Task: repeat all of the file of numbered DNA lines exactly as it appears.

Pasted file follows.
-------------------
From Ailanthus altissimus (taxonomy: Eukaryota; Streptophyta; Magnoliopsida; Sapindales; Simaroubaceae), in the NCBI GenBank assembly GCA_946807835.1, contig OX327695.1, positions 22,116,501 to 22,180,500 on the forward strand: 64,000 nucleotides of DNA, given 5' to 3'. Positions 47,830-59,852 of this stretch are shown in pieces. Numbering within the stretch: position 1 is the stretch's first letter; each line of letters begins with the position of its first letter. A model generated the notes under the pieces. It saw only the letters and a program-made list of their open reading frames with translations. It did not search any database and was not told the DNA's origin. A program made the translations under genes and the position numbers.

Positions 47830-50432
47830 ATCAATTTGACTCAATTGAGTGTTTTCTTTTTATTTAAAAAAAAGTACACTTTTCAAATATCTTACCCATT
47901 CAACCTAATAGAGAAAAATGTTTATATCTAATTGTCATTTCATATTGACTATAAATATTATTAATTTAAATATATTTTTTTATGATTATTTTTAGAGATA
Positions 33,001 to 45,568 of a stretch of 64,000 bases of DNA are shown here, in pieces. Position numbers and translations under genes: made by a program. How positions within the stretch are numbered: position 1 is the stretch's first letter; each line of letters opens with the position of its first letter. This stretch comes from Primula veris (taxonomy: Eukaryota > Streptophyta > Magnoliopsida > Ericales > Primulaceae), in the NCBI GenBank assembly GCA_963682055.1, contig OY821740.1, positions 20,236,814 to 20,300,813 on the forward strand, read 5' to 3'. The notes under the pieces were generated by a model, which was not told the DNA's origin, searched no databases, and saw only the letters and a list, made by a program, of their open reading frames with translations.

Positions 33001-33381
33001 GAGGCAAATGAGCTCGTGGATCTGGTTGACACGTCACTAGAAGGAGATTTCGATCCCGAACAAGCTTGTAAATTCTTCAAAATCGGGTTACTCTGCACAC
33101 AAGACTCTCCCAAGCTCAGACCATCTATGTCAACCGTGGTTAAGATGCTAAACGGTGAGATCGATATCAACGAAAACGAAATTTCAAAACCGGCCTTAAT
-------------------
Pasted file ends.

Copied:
From Ailanthus altissimus (taxonomy: Eukaryota; Streptophyta; Magnoliopsida; Sapindales; Simaroubaceae), in the NCBI GenBank assembly GCA_946807835.1, contig OX327695.1, positions 22,116,501 to 22,180,500 on the forward strand: 64,000 nucleotides of DNA, given 5' to 3'. Positions 47,830-59,852 of this stretch are shown in pieces. Numbering within the stretch: position 1 is the stretch's first letter; each line of letters begins with the position of its first letter. A model generated the notes under the pieces. It saw only the letters and a program-made list of their open reading frames with translations. It did not search any database and was not told the DNA's origin. A program made the translations under genes and the position numbers.

Positions 47830-50432
47830 ATCAATTTGACTCAATTGAGTGTTTTCTTTTTATTTAAAAAAAAGTACACTTTTCAAATATCTTACCCATT
47901 CAACCTAATAGAGAAAAATGTTTATATCTAATTGTCATTTCATATTGACTATAAATATTATTAATTTAAATATATTTTTTTATGATTATTTTTAGAGATA
Positions 33,001 to 45,568 of a stretch of 64,000 bases of DNA are shown here, in pieces. Position numbers and translations under genes: made by a program. How positions within the stretch are numbered: position 1 is the stretch's first letter; each line of letters opens with the position of its first letter. This stretch comes from Primula veris (taxonomy: Eukaryota > Streptophyta > Magnoliopsida > Ericales > Primulaceae), in the NCBI GenBank assembly GCA_963682055.1, contig OY821740.1, positions 20,236,814 to 20,300,813 on the forward strand, read 5' to 3'. The notes under the pieces were generated by a model, which was not told the DNA's origin, searched no databases, and saw only the letters and a list, made by a program, of their open reading frames with translations.

Positions 33001-33381
33001 GAGGCAAATGAGCTCGTGGATCTGGTTGACACGTCACTAGAAGGAGATTTCGATCCCGAACAAGCTTGTAAATTCTTCAAAATCGGGTTACTCTGCACAC
33101 AAGACTCTCCCAAGCTCAGACCATCTATGTCAACCGTGGTTAAGATGCTAAACGGTGAGATCGATATCAACGAAAACGAAATTTCAAAACCGGCCTTAAT